As you may know, Mozilla hasn’t done a lot of traditional marketing or advertising (except for at least one full page add in NYTs with the launch of Firefox 1.0) and is really relying on social media to spread the tools. Exactly how fanatic is it’s customer base? So fanatic that some users created an actual crop circle and it’s featured all over google images searches, as well as in Google Earth! Or they’ve leaned on the community to create and submit videos (30 second commercials) with Firefoxflicks, some of which actually went on major TV networks, sans production costs.
If you’re looking for stats, you’ll find that Firefox is the second most used browser in the world, and it’s primarily spread through grass roots adoption, against a Microsoft product that comes embedded on many platforms. Users have to go out of their way to download the software, let alone spread it to others.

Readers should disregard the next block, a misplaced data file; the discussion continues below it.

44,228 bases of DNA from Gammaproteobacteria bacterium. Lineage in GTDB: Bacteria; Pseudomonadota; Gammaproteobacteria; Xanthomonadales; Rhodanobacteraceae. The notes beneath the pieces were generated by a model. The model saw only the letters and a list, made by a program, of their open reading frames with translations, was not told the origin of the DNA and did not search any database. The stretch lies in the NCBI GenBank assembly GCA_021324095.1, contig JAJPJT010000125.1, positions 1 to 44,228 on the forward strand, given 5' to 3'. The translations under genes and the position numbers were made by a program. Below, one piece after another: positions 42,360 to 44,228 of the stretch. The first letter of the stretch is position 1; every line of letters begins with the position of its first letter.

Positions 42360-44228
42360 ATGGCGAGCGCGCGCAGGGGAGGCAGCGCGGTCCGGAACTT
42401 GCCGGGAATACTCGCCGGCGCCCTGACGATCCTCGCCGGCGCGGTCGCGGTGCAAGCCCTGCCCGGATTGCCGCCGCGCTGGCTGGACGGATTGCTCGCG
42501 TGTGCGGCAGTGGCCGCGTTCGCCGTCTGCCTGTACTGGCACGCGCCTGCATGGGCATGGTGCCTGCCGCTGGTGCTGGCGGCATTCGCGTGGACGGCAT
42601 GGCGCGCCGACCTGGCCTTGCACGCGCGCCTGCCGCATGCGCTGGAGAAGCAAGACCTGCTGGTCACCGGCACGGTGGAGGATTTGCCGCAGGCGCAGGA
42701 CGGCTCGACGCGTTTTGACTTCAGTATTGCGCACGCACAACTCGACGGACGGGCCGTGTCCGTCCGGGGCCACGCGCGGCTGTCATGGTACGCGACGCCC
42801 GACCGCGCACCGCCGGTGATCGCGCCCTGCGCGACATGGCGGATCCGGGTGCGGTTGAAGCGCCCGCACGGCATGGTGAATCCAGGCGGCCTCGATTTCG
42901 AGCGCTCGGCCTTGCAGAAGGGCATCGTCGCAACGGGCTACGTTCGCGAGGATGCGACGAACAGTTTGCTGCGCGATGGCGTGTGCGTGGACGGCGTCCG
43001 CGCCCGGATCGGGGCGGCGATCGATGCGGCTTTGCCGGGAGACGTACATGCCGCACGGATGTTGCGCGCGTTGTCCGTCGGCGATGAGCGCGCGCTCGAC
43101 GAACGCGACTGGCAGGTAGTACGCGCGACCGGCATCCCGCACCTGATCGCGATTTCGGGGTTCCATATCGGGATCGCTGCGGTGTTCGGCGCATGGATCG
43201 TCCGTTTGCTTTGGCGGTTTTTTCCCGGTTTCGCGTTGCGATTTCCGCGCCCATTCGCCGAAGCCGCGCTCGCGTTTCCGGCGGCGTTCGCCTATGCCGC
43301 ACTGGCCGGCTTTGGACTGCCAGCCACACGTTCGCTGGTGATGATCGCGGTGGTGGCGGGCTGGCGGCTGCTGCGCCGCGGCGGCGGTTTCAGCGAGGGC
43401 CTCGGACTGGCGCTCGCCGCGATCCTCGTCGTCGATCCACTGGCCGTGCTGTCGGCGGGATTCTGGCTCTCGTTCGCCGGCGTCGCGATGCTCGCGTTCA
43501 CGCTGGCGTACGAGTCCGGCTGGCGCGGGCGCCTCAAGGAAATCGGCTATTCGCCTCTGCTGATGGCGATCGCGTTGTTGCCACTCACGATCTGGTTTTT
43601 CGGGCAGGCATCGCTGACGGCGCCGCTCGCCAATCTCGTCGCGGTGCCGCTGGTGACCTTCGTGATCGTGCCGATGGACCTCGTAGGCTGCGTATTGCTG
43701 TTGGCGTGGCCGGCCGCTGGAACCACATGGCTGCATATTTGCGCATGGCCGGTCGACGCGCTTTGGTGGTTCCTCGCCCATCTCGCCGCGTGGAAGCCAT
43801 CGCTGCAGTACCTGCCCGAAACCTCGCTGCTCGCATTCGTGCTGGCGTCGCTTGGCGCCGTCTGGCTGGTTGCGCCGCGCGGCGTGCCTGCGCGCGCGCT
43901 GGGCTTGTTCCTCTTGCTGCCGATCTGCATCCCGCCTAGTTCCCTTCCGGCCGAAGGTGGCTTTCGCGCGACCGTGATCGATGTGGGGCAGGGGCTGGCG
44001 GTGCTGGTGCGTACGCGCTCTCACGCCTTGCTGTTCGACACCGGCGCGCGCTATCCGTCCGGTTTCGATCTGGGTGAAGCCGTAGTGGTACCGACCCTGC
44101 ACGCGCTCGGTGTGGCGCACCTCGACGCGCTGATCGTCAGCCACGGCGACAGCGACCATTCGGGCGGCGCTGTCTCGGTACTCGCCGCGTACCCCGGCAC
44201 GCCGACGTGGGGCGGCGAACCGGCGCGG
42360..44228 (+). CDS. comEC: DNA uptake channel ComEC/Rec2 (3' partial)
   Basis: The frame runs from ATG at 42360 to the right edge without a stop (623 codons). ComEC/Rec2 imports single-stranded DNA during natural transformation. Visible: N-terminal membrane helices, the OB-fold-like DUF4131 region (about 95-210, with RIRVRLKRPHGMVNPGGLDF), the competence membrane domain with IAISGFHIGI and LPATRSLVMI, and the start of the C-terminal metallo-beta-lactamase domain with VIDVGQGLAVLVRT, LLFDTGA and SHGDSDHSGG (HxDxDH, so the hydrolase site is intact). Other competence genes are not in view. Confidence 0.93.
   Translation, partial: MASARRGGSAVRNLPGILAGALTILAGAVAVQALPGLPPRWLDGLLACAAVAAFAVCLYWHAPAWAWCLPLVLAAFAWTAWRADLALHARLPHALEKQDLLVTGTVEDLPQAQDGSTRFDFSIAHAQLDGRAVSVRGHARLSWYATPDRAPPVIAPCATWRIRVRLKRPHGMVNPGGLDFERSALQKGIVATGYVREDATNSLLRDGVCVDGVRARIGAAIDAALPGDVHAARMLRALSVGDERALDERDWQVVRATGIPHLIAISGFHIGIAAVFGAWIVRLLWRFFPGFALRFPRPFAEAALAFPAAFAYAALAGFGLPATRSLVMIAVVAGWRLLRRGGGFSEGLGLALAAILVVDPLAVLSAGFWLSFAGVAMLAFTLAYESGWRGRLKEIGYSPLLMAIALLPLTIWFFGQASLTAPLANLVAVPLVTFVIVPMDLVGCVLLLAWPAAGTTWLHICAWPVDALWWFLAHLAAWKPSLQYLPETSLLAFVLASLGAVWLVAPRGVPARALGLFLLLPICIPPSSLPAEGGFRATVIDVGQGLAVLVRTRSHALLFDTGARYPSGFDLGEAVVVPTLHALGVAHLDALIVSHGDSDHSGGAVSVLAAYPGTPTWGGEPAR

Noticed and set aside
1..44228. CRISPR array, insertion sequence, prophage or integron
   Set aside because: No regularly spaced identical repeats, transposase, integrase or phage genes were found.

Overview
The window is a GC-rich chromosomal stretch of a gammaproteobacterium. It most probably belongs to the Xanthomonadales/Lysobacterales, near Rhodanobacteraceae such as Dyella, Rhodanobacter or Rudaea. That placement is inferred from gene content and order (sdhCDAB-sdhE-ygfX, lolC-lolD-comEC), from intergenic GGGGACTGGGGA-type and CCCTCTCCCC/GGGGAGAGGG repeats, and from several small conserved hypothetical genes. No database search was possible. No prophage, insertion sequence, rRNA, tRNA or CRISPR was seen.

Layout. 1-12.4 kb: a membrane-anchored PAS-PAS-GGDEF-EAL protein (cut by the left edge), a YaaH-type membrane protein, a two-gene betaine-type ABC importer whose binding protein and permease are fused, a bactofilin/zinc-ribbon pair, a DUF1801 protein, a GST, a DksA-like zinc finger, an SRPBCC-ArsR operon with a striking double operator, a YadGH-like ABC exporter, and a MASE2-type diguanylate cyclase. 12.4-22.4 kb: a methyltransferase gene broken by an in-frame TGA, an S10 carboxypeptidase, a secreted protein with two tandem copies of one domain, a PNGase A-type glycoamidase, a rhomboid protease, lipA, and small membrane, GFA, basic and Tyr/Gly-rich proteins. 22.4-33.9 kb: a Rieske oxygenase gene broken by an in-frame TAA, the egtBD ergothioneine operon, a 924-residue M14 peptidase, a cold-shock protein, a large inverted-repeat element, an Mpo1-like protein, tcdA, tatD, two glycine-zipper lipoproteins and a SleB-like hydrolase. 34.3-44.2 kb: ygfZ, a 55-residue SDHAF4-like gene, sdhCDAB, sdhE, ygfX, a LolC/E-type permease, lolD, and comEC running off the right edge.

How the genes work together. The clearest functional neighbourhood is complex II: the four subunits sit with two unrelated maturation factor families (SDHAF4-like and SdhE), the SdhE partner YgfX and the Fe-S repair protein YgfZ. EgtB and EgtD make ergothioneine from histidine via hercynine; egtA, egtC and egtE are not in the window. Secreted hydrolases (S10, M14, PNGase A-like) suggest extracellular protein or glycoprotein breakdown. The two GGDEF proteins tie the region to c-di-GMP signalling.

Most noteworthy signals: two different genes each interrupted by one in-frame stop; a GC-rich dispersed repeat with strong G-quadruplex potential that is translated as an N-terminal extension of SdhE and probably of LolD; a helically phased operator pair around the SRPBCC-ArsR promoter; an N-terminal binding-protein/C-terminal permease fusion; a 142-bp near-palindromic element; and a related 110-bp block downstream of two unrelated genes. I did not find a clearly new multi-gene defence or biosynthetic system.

This is fascinating, if I substitute the word ‘Firefox’ and insert the name of ‘any religion’, it still makes sense. For many, it’s almost as if Firefox is gospel.
(Left: Clever HR ploy or relaxed place to work? Mozilla’s “Beach” must keep vacation requests to a minimum)
Update: My host, Seth has responded from his community blog.
I’ve been an observer of the browser market for some time, since I live much of my awake live within one, and have been privy to interview the IE7 team on their launch, and also have been recently got a demo from Flock’s CEO (my thoughts on the opportunities).